Last week, Uber Technologies Inc. said it will donate $5.5 million to Carnegie Mellon University to support a new faculty chair in robotics and three graduate fellowships. Is that an expression of goodwill by the transportation company, or is it a mere consolation prize after Uber hired away at least 40 researchers from the university?
Uber, which built a large campus for its Advanced Technologies Center near CMU in Pittsburgh, needs to guarantee that there are enough roboticists coming out of the school and setting up shop in the area.
“We’re pumped to be part of a growing innovation ecosystem in Pittsburgh that includes world-leading research institutions and companies, as well as an increasing number of start-ups,” said Travis Kalanick, CEO of Uber. For its part, CMU has publicly accepted Uber’s gift.
“Academia-industry partnerships play an important role in promoting our mutual missions of technological innovation and developing outstanding talent at all levels,” said CMU President Subra Suresh. “We are grateful for Uber’s support for the intellectual work at the heart of this activity.”
As The New York Times pointed out, the development of new technologies such as robotics and artificial intelligence depends on a delicate balance between incremental academic research and the rush to commercialization. A number of universities are serving as testbeds for driverless vehicles.
For instance, Santa Clara University in California is testing driverless student shuttles provided by Sunnyvale, Calif.-based Auro Robotics Inc. The University of Waterloo is also testing self-driving cars, but for personal transport rather than groups of people.
Making rides reliable
“Carnegie Mellon University has proven the power of curiosity many times over with its groundbreaking research in computer science and robotics: research that has made self-driving cars possible,” Kalanick said in a blog post. “And we’re passionate about our mission to make transportation as reliable as running water, for everyone everywhere.”
Safety is in fact a major concern regarding car services and self-driving vehicles. A few human drivers have been accused of assaults, and many people aren’t yet ready to trust fully automated cars. Uber recently hired Ed Davis, a former Boston police commissioner, to be a senior advisor.
Taxicab drivers have already protested against Uber, Lyft, and similar services in a number of cities worldwide, mainly over fears that their jobs might be replaced. They have also cited safety concerns in demanding more regulation over ride-hailing services.
Reassuring road warriors
Fiat Chrysler Automobiles NV decided to recall 1.4 million Jeeps after Charlie Miller at Twitter Inc. and Chris Valasek at IOActive Inc. demonstrated for the first time that some vehicle software is vulnerable to hackers.
Uber has since hired the two researchers to join its security team in Pittsburgh. Uber has also partnered with the University of Arizona and bought San Jose, Calif.-based deCarta and to develop mapping and safety technology.
To offer drivers and passengers more amenities such as GPS navigation and virtual assistants, automobiles have become increasingly connected to the Internet, but that brings the dangers of distracted driving and compromised privacy and security.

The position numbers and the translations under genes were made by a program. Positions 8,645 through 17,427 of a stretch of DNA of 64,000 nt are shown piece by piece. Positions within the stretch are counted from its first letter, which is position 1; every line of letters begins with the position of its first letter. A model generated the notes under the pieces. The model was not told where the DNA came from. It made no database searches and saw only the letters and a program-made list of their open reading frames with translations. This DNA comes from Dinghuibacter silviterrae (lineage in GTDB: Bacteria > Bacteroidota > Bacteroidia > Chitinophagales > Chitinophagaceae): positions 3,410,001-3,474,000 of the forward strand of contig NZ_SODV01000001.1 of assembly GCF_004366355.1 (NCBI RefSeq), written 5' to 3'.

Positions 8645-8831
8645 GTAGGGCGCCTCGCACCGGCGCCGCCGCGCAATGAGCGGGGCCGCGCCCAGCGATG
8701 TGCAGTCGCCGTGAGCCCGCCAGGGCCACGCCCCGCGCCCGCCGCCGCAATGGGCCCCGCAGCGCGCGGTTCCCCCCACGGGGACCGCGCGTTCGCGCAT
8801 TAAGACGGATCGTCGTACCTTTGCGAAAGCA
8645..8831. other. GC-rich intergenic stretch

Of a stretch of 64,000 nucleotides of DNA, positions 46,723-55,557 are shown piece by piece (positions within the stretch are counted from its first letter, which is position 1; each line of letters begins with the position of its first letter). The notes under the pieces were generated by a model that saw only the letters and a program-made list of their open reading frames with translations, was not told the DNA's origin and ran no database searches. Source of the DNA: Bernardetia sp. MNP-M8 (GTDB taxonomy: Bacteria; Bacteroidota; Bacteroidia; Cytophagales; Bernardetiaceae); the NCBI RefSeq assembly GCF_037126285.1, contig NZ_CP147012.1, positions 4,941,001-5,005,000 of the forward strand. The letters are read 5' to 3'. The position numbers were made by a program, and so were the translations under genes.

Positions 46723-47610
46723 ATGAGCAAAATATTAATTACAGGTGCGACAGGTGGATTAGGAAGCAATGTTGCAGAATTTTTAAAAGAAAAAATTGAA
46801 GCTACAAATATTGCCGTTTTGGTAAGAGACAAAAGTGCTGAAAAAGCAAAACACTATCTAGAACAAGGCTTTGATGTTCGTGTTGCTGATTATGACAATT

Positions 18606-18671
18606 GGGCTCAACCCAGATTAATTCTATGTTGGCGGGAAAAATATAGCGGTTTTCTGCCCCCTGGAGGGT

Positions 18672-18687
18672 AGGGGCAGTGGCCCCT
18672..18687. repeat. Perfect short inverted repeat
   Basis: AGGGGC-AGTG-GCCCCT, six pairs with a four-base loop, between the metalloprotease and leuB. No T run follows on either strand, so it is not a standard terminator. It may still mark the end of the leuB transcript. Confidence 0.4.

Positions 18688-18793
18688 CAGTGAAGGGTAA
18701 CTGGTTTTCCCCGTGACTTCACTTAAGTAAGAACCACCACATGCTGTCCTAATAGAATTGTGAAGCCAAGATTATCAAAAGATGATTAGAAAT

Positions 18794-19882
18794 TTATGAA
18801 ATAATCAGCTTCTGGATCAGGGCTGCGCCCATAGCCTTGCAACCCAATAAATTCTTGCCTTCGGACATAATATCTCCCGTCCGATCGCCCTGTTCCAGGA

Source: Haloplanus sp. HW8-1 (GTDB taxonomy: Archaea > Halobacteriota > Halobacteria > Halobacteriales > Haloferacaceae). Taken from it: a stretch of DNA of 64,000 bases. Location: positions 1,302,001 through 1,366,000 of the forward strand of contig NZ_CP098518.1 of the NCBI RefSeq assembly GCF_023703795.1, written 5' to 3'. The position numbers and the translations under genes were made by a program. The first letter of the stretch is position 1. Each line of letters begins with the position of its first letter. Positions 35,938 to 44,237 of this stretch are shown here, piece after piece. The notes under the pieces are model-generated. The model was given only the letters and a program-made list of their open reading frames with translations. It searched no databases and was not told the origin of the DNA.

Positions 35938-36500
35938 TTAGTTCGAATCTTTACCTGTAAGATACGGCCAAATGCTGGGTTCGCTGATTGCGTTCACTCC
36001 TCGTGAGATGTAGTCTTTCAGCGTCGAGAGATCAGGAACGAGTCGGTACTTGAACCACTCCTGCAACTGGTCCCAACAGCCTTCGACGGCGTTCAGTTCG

Self-Driving Comes to California
The following companies are testing self-driving vehicles in California, according to Consumer Watchdog:
- Robert Bosch Group
- Cruise Automation Inc.
- Delphi Automotive PLC
- Google Inc.
- Honda Motor Co.
- Nissan Motor Co.
- Tesla Motors (which is among the carmakers also developing electric vehicles)
- Volkswagen Group
The number of traffic fatalities, which is about 30,000 in the U.S. annually, could be reduced by self-driving cars and algorithmic traffic management systems, said Kalanick.
“We don’t want to be like the taxi guys who came before us — we embrace the future,” he said. “There’s an insane amount of good that comes out of this [technology], which is why so many companies are working on this.”
The threshold of acceptable risk is high for public perceptions of new self-driving cars. Google has already had to deal with negative news media coverage of a few accidents involving its tests of self-driving cars.
Robotic truckers coming soon?
While Toyota’s Gill Pratt believes that driver-assist technologies are more likely in the near future, a major sector looking to automation to save money is the logistics industry, which has limits on how many hours human employees are allowed to drive. Autonomous trucks will be tested in Florida by year’s end.
Still, many companies such as BMW are betting that fully automated driving will start to hit the roads by 2020, intensifying competitive research. Business Intelligence predicts that the installed base for both self-driving and semi-autonomous vehicles will reach 10 million by 2020.
Uber is already competing with Didi Kuaidi for car services in China, where there is a huge potential market of passengers.
In addition, there has been speculation that San Francisco-based Uber is burning through its $2.8 billion of venture capital. Thus, its race to transform from a ride-sharing app company to a self-driving vehicle service provider has some urgency, even if Uber is doubling its revenue every six months, as Kalanick has claimed.
The market for self-driving vehicles could reach $87 billion by 2030, predicts a Lux Research Inc. report, but it notes that fully autonomous cars could take longer to catch on.